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My apartment complex that I’ve been living in for almost 2 years is requesting that I move my furniture from in front of my bedroom window for safety reasons. They have been in my apartment multiple times since I’ve lived there and not once have they told me that my bed was going to be an issue in the way that I placed it. My bed was assembled in front of my window therefore it will be very difficult for me to move it. I will have to hire someone and take off of work in order to do so. My apartment complex is having inspection and is requiring us to move any furniture in front of our windows and is telling us that we can place it back in its original Place once the inspection is over. Nowhere in my leasing agreement that’s a state that one window has to be available for safety reasons. Will I get fined if I do not move my furniture?

Asked on April 25, 2018 under Real Estate Law, Texas


SJZ, Member, New York Bar / FreeAdvice Contributing Attorney

Answered 4 years ago | Contributor

They can only take such action against you as is permitted by the lease. If the lease has some clause or provision relating to keeping your unit safe or not creating a hazard, then if the bed in front of the window does pose a safety hazard (or if there is some provision about complying with all relevant laws, and the placement of the bed violates some local housing or safety ordinance), then they can take action against you. They can only take action if the action is supported by the lease, so review the lease to see what rights or authority they have. The landlord has only that power given to it by the lease.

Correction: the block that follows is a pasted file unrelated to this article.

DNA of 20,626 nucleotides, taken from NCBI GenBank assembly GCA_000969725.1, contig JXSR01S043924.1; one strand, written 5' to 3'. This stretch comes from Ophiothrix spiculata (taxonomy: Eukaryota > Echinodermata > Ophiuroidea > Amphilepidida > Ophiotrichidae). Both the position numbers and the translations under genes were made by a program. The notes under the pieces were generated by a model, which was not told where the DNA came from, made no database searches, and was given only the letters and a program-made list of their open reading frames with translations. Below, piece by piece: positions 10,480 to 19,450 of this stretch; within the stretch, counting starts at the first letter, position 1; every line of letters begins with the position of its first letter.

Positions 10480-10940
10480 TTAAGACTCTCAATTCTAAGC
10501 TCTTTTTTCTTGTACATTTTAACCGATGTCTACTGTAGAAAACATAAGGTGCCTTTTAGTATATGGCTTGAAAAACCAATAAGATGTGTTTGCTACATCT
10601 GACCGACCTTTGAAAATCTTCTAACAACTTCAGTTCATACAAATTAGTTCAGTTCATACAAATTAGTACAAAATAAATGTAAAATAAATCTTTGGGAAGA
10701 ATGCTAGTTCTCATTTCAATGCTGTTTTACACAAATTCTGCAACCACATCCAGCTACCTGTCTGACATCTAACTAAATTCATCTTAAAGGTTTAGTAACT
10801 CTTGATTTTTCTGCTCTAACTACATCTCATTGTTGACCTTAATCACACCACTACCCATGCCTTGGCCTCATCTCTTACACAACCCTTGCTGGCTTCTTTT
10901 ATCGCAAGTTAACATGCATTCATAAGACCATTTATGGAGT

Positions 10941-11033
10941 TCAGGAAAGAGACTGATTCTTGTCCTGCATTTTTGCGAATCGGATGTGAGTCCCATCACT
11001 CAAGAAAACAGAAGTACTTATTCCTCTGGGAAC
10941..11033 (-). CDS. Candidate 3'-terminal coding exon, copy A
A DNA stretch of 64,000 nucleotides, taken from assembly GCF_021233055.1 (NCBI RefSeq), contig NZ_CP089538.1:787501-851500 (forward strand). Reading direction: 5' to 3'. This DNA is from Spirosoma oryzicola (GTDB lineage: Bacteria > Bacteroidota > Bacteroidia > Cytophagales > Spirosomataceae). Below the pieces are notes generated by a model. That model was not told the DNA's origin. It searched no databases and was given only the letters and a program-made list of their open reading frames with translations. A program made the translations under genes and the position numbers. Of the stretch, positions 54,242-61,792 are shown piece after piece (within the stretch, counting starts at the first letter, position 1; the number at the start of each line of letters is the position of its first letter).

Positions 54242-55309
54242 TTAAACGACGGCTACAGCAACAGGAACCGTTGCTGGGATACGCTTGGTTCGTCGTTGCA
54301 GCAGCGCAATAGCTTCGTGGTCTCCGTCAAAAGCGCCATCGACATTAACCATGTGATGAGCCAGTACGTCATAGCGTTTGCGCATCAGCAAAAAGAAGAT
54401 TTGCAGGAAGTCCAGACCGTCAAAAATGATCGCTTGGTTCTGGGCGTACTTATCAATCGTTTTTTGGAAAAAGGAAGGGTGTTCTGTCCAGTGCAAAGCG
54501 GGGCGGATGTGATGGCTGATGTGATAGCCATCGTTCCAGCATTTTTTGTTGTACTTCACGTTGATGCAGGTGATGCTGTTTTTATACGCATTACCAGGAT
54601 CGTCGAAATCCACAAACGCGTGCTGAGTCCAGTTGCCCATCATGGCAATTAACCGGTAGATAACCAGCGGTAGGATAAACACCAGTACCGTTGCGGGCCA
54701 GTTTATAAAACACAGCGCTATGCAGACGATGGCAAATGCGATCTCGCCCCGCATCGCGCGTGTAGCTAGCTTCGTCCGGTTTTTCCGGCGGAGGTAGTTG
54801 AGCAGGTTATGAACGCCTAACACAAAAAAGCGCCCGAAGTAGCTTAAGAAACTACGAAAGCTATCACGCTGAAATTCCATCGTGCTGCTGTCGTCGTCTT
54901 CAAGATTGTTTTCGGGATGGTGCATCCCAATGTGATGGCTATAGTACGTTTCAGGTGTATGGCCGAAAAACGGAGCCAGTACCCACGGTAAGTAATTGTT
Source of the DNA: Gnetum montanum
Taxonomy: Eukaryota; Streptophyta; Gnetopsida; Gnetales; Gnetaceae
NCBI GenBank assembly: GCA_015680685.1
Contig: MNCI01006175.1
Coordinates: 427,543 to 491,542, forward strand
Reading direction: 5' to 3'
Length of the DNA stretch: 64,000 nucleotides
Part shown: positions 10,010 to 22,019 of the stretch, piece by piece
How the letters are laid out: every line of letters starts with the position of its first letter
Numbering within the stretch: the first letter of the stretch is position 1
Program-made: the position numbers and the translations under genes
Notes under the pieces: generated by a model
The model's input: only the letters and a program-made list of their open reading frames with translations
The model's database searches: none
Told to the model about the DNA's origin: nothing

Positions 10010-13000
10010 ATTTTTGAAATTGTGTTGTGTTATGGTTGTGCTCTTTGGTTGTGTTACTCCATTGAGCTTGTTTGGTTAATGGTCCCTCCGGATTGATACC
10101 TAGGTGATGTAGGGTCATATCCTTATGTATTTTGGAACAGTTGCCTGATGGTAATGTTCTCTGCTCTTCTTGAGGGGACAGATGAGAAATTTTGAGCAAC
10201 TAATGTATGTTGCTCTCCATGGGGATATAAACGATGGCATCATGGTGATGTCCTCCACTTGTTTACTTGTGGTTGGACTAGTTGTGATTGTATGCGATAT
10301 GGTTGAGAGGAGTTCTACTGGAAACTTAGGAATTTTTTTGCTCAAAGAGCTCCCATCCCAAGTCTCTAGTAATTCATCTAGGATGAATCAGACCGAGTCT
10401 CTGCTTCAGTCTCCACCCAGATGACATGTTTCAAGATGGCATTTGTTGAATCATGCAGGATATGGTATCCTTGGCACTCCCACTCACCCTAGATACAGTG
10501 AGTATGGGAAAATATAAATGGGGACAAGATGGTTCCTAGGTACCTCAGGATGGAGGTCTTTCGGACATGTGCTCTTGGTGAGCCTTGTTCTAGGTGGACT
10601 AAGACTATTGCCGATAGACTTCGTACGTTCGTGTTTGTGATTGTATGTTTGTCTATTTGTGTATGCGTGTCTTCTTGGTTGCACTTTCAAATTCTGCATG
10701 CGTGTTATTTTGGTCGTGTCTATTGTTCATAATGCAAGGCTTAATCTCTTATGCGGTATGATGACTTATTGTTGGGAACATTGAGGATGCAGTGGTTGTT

Note that even if the landord cannot itself take action against you, if you are violating some local ordinance, it is possible your municipality, etc. could fine you.

IMPORTANT NOTICE: The Answer(s) provided above are for general information only. The attorney providing the answer was not serving as the attorney for the person submitting the question or in any attorney-client relationship with such person. Laws may vary from state to state, and sometimes change. Tiny variations in the facts, or a fact not set forth in a question, often can change a legal outcome or an attorney's conclusion. Although has verified the attorney was admitted to practice law in at least one jurisdiction, he or she may not be authorized to practice law in the jurisdiction referred to in the question, nor is he or she necessarily experienced in the area of the law involved. Unlike the information in the Answer(s) above, upon which you should NOT rely, for personal advice you can rely upon we suggest you retain an attorney to represent you.

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